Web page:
Your Cloud Is Only as Secure as Your Provider

Organizations that are moving to the cloud are leveraging scalability, better connectivity, and modern delivery models for advanced workloads. As more data, applications and workloads traverse the cloud infrastructure, cloud providers are creating new efficiencies, better data centers, and a more productive workforce. Unfortunately, we are also creating security targets.

Just like with any technology – the more popular it gets, the more security concerns grow. This holds absolutely true for your cloud environment and the data center provider you select to work with. One of IT’s biggest balancing acts is to make data transactions easily available to authorized users while preventing all others from accessing its data assets.

With high-profile data security breaches splashed across headlines nearly every day, CIOs are understandably worried about protecting their data. And for IT leaders who are considering moving their business to the cloud, it is critical to ensure the provider they select has undertaken full and robust measures for physical and logical security.

In this whitepaper from QTS, you quickly learn what you need to know before you select a data center provider or before you migrate to a colocation. As the paper outlines, research has shown that one of the biggest apprehension points about operating in the cloud is security. The public cloud in particular is a source of uncertainty for CIOs, but private and hybrid cloud services carry security concerns, too. While moving to the cloud carries a wide variety of benefits, such as enabling business agility, security remains a persistent threat.

Download this white paper today to learn the right questions to ask. Remember, the modern cloud infrastructure is constantly evolving – this means your provider must be able to evolve as well. When selecting the right provider, there are some key questions to consider. These include:

  • How much experience do you have in data center services? And in what industries?
  • Do you have experience in our industry with customers that have similar compliance needs?
  • Where will my cloud data reside? Do you own your data centers, or do you lease from a third party?
  • Do you have industry-leading physical and logical security? Describe technologies used and best practices for both types of security.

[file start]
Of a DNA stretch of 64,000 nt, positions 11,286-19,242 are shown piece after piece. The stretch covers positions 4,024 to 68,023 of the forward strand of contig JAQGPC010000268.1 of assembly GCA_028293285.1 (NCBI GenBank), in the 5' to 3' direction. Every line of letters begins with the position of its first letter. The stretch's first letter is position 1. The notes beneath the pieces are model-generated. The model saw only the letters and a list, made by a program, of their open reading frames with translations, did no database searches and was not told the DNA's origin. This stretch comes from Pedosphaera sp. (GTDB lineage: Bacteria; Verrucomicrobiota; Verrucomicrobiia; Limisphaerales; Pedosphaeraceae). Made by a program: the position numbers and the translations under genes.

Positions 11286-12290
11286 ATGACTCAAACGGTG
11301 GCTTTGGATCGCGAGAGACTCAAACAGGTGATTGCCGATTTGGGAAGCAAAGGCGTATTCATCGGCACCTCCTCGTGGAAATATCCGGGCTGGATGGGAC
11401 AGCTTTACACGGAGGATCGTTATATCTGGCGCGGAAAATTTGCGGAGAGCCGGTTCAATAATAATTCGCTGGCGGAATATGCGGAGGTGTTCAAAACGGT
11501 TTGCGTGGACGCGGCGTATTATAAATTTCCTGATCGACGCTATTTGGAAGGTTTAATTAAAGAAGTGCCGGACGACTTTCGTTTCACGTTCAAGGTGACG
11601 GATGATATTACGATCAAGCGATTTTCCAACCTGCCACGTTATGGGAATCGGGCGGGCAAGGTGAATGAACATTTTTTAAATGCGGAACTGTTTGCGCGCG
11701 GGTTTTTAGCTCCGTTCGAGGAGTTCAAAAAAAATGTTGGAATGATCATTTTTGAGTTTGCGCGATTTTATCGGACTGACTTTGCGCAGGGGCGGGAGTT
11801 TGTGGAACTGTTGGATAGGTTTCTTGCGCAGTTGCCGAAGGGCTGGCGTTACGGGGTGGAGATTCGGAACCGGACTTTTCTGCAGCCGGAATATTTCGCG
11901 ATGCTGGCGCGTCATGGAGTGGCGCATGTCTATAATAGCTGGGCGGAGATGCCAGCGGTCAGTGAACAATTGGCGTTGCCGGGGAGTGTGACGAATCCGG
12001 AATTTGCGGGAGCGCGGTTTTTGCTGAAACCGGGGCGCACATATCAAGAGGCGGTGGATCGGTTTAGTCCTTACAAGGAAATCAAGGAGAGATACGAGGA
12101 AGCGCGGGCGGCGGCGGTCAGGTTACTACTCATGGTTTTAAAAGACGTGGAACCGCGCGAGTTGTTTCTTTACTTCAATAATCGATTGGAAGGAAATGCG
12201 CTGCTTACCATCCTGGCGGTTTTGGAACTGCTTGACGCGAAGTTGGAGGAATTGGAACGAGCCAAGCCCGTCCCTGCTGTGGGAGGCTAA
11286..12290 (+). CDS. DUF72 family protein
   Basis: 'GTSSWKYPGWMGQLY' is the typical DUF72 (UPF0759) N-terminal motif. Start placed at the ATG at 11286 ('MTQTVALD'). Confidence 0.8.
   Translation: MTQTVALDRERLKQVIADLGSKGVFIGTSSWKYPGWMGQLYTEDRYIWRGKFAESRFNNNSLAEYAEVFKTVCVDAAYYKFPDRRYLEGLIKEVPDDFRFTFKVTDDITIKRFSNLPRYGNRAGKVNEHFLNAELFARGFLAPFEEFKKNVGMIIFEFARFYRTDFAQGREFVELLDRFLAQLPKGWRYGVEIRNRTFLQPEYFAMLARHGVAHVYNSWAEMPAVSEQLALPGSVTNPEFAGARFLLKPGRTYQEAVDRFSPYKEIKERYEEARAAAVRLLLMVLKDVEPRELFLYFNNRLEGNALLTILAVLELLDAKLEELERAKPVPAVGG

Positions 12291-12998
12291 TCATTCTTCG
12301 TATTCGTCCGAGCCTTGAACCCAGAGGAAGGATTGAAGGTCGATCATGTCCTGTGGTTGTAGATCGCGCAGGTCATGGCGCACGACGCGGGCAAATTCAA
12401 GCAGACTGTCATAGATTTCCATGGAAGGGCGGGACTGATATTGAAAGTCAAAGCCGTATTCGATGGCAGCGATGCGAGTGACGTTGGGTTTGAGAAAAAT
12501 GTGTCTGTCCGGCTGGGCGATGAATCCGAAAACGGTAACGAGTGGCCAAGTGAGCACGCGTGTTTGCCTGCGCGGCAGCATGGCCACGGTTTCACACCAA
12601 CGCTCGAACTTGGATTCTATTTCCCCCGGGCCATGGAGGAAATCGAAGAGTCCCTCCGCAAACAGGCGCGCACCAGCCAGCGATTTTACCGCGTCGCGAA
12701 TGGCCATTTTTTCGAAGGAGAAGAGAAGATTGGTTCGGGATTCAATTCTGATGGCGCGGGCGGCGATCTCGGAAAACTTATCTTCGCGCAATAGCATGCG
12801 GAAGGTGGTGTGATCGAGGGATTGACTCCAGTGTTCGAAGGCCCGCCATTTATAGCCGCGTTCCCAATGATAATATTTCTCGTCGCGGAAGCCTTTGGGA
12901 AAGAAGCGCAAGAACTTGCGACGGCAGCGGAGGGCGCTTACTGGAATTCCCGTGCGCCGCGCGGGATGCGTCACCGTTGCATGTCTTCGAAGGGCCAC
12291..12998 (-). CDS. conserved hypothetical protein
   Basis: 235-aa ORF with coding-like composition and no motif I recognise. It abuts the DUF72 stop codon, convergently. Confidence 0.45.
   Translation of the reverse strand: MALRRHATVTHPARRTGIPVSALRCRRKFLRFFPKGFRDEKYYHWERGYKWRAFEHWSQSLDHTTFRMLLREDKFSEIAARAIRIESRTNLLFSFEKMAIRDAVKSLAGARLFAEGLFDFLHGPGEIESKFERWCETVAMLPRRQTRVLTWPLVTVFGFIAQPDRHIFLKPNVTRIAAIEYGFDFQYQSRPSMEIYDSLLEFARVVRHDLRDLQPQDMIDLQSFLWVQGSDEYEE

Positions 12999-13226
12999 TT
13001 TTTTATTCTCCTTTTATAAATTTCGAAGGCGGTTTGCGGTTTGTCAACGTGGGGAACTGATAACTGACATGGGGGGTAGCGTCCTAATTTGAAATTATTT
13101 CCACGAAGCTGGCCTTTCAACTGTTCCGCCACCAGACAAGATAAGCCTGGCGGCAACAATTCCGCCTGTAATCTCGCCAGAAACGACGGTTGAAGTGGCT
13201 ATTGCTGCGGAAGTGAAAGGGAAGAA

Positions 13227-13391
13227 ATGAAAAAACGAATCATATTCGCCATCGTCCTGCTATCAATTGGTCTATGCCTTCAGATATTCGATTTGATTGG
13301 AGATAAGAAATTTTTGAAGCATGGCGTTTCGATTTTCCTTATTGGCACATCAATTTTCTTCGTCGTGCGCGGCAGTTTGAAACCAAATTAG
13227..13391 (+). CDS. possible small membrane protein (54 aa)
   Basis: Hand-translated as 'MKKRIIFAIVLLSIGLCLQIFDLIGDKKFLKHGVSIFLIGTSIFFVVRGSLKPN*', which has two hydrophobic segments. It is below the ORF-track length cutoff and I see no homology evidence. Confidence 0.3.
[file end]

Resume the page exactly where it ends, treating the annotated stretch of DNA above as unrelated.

• Do you use industry standard methodologies like ITIL (Information Technology Infrastructure Library)?
  • What is your security and data reliability track record?
  • How fast could you recover in the event of a successful attack or disaster?
  • How transparent are you with customers?
  • Do you have a third party auditor to provide attestation of compliance?

The modern cloud platform will only continue to grow. More organizations are working with the cloud to deliver part – or in some cases – their entire business model. When working with a solid cloud partner – make sure to select a team that understands security, the cloud model, and how to deliver next-generation cloud services.

This whitepaper from QTS will help you sort the wheat from the chaff in the cloud services industry.

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About the Author

Bill Kleyman is a veteran, enthusiastic technologist with experience in data center design, management and deployment. His architecture work includes virtualization and cloud deployments as well as business network design and implementation. Currently, Bill works as the Vice President of Strategy and Innovation at MTM Technologies, a Stamford, CT based consulting firm.

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  1. Andrewboon

    Interesting thought on cloud computing, organizations move to cloud as it is efficient and cost-effective. Security is the main concern in cloud computing, while choosing a cloud vendor it’s important to ensure that security guidelines are in line with the organization regulations and standards. I work for McGladrey and there’s a whitepaper on the website that aligns well with this article that was created on this subject, readers will be interested in it. @ “Managing cloud risks with service organization controls”